Ways to play the game
Before you start setting up for speedrunning, it is important to know what platform you’ll play on. Battle for Bikini Bottom was released for the Original Xbox, GameCube and PlayStation 2 consoles. It can also be played on Wii and Xbox 360, since they have backwards compatibility. It can be played on PlayStation 3 as well, but only on the original 60GB and 20GB versions, since newer versions lack backwards compatibility.
If you have any of these platforms, you can use them to speedrun the game. In case you don’t have any of these or you can’t use them to play the game for whatever reason you can use Dolphin emulator instead to emulate the GameCube version of the game. There are other emulators as well, but Dolphin is the only emulator allowed for runs.
If you have made the decision to play on Dolphin emulator, you’re gonna need these necessary things to run the game:
- Dolphin: https://dolphin-emu.org/download/. It’s recommended to download the latest development version, since they get updated a lot more frequently. If the development version doesn’t work for you, you can use the stable 5.0 version.
- The GameCube Battle for Bikini Bottom Iso
Choosing a Controller
Next up you’re gonna have to decide what controller to use for Dolphin. The controller options from best to worst are:
- Xbox 360/One controllers are solid, but they lack notches, making it hard to go in a straight line sometimes. However, since OG Xbox and Xbox 360 are the fastest consoles to play the game on, the muscle memory will carry over nicely and therefore it’s the best controller to start out on.
- GameCube controllers might arguably be the best way to play on Dolphin, but muscle memory doesn’t carry over to OG and 360 and some people absolutely hate the triggers for certain tricks.
- PS3/PS4 controllers are a decent choice if you can’t play with the previous controllers and you’re used to PlayStation controllers.
- Playing on Keyboard is possible, but it’s incredibly hard and inconvenient and doesn’t carry over any muscle memory when you swap to a console.
Setting up your Controller
- Xbox 360/One controllers are XInput devices on Windows. Any XInput device connected to the computer will automatically be detected by dolphin. You can connect either via USB or via an official wireless receiver.
Click the Controllers button in Dolphin to open the Controller Settings. On Port 1 select "Standard Controller”. Click configure and select "XInput/0/Gamepad" under Device. Now you can simply click the button you want to bind a controller button to with your mouse and press the controller button afterwards.
As for sticks, keep your "Radius" on 100. If you notice analog inputs while not touching the control stick, you can change the "Dead Zone" with small increments until it no longer happens.
- GameCube Controllers. You need either the Official GameCube Controller adapter or its Mayflash counterpart. You also need to do some setup depending on which operating system you’re using, which you can find here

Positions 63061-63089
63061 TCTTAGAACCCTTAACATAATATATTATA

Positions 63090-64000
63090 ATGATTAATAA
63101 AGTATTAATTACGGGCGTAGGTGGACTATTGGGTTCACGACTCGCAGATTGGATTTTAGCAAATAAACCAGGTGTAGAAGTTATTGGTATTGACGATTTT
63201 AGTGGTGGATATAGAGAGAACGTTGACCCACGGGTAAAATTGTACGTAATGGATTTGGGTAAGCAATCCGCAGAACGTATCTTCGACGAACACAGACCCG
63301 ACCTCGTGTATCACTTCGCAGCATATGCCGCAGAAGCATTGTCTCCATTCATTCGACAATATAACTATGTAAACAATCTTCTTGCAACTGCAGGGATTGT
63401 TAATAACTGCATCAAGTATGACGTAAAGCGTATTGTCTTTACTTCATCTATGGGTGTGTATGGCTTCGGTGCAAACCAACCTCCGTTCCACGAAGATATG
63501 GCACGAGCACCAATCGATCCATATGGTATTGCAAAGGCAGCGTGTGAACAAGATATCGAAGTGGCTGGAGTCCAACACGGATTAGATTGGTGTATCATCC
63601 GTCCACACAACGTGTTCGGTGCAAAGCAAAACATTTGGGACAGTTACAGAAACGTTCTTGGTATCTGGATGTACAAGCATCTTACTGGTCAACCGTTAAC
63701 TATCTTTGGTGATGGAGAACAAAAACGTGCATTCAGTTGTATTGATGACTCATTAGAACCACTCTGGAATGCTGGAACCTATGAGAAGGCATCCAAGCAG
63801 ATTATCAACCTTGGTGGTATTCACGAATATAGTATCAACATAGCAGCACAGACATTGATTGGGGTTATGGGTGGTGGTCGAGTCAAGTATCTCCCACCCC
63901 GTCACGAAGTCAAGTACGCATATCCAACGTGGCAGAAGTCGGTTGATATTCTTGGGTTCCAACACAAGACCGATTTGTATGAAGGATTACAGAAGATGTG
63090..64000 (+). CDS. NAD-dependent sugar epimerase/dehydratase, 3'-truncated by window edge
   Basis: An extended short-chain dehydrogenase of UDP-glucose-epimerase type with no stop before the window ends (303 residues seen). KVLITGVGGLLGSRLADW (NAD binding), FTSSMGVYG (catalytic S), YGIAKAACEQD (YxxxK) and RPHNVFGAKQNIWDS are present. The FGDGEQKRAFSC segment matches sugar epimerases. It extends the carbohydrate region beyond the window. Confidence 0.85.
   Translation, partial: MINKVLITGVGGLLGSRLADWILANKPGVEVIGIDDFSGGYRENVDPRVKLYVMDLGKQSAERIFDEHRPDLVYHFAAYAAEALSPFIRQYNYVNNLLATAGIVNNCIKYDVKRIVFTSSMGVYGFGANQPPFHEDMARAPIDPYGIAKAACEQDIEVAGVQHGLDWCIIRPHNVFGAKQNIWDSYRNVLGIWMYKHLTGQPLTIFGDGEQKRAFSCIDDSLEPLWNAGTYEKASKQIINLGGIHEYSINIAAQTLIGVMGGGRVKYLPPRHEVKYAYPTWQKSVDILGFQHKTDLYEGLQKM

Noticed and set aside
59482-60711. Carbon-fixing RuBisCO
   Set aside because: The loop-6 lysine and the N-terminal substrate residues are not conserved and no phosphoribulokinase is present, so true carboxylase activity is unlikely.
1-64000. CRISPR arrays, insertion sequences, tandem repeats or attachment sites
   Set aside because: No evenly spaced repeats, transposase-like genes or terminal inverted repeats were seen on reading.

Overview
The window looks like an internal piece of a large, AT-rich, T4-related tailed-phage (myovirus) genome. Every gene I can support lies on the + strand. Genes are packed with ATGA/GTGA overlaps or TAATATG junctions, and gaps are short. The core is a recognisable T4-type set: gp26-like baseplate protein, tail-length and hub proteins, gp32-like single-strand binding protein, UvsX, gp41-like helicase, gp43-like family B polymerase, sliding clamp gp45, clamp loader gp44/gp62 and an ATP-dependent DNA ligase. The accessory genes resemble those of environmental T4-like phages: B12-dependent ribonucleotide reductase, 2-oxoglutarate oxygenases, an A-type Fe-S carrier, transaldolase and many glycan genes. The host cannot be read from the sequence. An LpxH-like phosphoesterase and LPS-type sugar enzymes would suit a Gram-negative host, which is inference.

After you’ve done this however, you can simply click the Controllers button to go to Controller Settings and change Port 1 to “GameCube Adapter for Wii U”. If you want to turn off Rumble you can do so by pressing Configure next to Port 1 and changing the setting.
- PS4 controllers require the exact same setup as Xbox 360/One controllers as long as they get recognized as XInput. Refer to their setup part to set up your controller. If the controller doesn’t get recognized as XInput. Refer to the PS3 controller setup part.
- PS3 controllers don’t get automatically recognized by Windows. Use https://github.com/nefarius/ScpToolkit to make the controllers get recognized as XInput. Then follow the same steps as the 360/One controllers.
- Keyboard works the same as setting up an XInput controller, except you choose "DInput/0/Keyboard Mouse" instead of XInput. Hard to make work well, but it kinda works with this setup:
You use your left hand for movement and your right hand for camera and other buttons.
General Dolphin Setup
For General settings, the only setting that you could change around is “Enable Dual Core”.
If you are going to be doing anything with TAS (Tool-Assisted Speedrun), you should disable this setting to prevent desyncs.
If you want to use AR Codes for practice, you should also make sure “Enable Cheats” is checked.
Otherwise, you should disable this if your computer can run Dolphin just fine. If your computer slows down during emulation, you should consider turning on this setting.
In Paths, you should add the folder your bfbb Iso is located in, so that you can quickly open and play it from the menu every time.
For any other Config settings and all the Graphical settings, you should leave them on the standard settings for the best performance and the least graphical glitches.
For Dolphin users, there are a number of features that will make practicing the game easier and more efficient. HOWEVER, MAKE SURE YOU DON’T USE THESE FEATURES IN RUNS, AS ALL OF THEM ARE BANNED.
First off, right-click your bfbb Iso in Dolphin, click properties and check “Speed up Disc Transfer Rate”. This will decrease your loading times substantially, depending on how fast your computer is.
For a “Warp Anywhere” cheat code, under “AR Codes” press “Add New Code”. Name it anything you want and next to “Code” add:
You can now warp anywhere during practice without first unlocking the warps.
A unique feature to running on Dolphin are savestates. Savestates allow you to save the exact state of the game at any time and go back to that state at any time.
To use savestates, go to “Options” > “Hotkey Settings” “Save and Load State”. In here you can bind up to 10 save and load state hotkeys. It’s recommended to at least bind "Save State Slot 1" and "Load State Slot 1" to something.
To use these savestates in the game, simply press your "Save State Slot 1" hotkey to save your exact state of the game. And then simply press your "Load State Slot 1" hotkey to return to that state. This will allow you to basically reload at different parts than just menu loads or respawns.